Voluntary benefits give employees a financial safety net should they face a medical emergency or illness. However, the insurance market isn’t always favorable to employers or workers. That’s why BeneRe created a different model.

Key Takeaways

  • Health insurance isn’t enough on its own as employees face ever-higher deductibles and out-of-pocket maximums
  • Nearly 70% of Americans have less than $1,000 in savings
  • Voluntary benefits offer a solution, but problems exist in the overall industry
  • Brokers have misaligned incentives because they may receive high commissions in the first year, which often leads them to carrier hop
  • The BeneRe model ensures that profits go back to employee plans, not the insurance industry
  • Employees are better financially protected and enjoy lower premiums

Supplemental insurance plans are becoming more common in the U.S. as healthcare costs rise and employees aren’t able to cover expenses, even if they have employer-sponsored health insurance.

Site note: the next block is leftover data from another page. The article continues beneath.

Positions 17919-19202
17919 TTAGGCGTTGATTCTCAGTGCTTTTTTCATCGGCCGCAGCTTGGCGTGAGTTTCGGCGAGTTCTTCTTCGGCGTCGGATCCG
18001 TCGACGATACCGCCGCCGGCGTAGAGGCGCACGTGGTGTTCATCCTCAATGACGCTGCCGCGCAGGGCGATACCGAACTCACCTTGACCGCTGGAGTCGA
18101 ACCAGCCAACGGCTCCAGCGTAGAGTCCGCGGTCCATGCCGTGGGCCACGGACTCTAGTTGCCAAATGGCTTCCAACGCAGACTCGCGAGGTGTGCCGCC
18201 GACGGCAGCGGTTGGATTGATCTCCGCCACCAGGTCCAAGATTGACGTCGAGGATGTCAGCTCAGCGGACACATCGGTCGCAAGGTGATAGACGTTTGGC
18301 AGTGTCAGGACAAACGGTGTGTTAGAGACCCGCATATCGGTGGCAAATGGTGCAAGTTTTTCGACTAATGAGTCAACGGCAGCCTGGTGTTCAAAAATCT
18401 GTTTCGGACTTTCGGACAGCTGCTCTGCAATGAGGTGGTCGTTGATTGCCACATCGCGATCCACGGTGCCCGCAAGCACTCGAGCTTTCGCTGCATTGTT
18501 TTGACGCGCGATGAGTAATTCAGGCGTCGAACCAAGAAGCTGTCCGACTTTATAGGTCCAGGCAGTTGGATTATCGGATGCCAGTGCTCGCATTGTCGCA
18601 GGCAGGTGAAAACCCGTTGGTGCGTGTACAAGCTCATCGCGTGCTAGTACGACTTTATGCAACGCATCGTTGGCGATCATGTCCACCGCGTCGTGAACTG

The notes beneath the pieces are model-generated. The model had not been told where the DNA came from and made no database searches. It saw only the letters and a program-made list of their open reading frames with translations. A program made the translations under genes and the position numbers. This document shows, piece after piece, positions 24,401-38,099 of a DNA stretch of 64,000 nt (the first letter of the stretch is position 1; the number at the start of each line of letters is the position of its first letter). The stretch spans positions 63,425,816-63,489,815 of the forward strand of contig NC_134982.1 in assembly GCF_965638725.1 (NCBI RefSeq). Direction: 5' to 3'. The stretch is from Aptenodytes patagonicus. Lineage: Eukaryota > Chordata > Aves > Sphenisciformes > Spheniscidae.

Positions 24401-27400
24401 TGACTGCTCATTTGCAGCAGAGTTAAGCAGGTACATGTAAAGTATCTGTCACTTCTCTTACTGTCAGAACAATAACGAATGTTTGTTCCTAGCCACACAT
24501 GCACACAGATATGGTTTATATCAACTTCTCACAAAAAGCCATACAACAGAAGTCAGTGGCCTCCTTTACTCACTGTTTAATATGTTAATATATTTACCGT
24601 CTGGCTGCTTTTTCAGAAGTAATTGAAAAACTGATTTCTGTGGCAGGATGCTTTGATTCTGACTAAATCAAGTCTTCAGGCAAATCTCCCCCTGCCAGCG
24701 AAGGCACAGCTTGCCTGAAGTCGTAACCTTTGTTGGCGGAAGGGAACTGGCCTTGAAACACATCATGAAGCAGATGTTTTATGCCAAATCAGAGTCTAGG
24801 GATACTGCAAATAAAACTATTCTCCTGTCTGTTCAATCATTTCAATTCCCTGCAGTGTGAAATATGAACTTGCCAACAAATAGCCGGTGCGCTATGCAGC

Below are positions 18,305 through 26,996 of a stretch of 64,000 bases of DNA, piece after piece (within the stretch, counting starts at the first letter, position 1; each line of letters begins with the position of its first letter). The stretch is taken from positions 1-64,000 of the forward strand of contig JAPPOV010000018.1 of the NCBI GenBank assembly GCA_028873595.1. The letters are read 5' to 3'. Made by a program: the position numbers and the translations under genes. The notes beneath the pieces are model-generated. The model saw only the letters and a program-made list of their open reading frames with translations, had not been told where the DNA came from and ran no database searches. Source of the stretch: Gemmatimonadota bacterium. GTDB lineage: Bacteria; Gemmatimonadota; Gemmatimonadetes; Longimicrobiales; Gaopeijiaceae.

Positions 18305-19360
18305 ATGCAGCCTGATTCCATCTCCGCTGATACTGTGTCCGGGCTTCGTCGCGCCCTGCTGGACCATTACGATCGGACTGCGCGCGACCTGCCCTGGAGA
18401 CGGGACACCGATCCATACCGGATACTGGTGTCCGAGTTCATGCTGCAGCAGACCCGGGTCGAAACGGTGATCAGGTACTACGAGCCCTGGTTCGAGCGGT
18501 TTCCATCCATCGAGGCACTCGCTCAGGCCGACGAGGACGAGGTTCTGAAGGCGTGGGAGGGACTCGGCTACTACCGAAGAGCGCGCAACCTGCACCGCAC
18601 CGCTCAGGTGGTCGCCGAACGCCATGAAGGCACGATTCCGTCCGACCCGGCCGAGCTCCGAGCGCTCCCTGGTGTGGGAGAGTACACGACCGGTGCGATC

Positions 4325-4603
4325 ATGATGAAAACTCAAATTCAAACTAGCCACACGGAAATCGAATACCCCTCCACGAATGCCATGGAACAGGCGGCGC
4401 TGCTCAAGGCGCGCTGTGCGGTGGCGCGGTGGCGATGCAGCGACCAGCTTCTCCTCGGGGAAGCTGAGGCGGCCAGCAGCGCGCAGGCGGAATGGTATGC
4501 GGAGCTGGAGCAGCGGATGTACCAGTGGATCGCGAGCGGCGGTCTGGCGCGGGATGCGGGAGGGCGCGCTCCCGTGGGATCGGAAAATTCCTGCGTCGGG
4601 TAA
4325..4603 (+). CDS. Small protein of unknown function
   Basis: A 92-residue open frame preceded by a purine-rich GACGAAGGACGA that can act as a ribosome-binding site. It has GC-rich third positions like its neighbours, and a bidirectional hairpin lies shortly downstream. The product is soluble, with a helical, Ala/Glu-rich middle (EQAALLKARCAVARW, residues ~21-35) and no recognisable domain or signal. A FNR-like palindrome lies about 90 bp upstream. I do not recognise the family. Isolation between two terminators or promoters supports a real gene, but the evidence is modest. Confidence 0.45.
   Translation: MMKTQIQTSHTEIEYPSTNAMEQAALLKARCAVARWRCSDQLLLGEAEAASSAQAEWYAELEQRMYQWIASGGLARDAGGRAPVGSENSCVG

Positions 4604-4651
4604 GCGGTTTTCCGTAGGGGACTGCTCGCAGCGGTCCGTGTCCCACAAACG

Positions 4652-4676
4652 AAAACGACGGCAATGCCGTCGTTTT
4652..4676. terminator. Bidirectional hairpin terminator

However, the voluntary benefits market still has a lot of issues. These issues tend to be more beneficial to brokers, consultants, and the industry at large than the employees paying for coverage or employers sponsoring their plans. 

This guide will walk through what the voluntary benefits market looks like today, its key problems, and how the BeneRe model can help your company address them.

The 2022 voluntary benefits market and its issues

Employer-sponsored health insurance programs on their own are no longer enough for employees, who are dealing with very high deductibles and out-of-pocket maximums. The average annual deductible increased 53% over a five-year span, and 42% of covered workers in small firms and 20% in large firms are in a health plan that has at least a $2,000 deductible for single coverage. These issues spread across industries and to employees within all income brackets.

Around 40% of Americans get unexpected medical bills, yet roughly 46% do not have enough money to cover a $400 emergency expense, and 70% can’t cover $1,000. And, our research shows that the majority of Americans are somewhat or very worried about being able to cover unexpected medical bills.